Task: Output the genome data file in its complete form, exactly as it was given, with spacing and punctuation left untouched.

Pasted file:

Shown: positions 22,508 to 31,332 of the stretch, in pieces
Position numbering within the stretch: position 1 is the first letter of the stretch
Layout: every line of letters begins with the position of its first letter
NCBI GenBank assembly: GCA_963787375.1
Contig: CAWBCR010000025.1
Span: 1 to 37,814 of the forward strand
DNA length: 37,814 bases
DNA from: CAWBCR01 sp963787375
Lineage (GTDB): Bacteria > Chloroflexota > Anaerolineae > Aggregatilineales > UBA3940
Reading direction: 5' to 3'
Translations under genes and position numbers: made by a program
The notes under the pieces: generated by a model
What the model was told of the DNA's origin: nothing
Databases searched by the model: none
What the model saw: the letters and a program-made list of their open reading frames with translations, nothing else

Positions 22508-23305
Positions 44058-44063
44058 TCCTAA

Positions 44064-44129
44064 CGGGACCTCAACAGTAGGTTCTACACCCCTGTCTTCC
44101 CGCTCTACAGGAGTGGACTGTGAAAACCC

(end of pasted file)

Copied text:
Shown: positions 22,508 to 31,332 of the stretch, in pieces
Position numbering within the stretch: position 1 is the first letter of the stretch
Layout: every line of letters begins with the position of its first letter
NCBI GenBank assembly: GCA_963787375.1
Contig: CAWBCR010000025.1
Span: 1 to 37,814 of the forward strand
DNA length: 37,814 bases
DNA from: CAWBCR01 sp963787375
Lineage (GTDB): Bacteria > Chloroflexota > Anaerolineae > Aggregatilineales > UBA3940
Reading direction: 5' to 3'
Translations under genes and position numbers: made by a program
The notes under the pieces: generated by a model
What the model was told of the DNA's origin: nothing
Databases searched by the model: none
What the model saw: the letters and a program-made list of their open reading frames with translations, nothing else

Positions 22508-23305
Positions 44058-44063
44058 TCCTAA

Positions 44064-44129
44064 CGGGACCTCAACAGTAGGTTCTACACCCCTGTCTTCC
44101 CGCTCTACAGGAGTGGACTGTGAAAACCC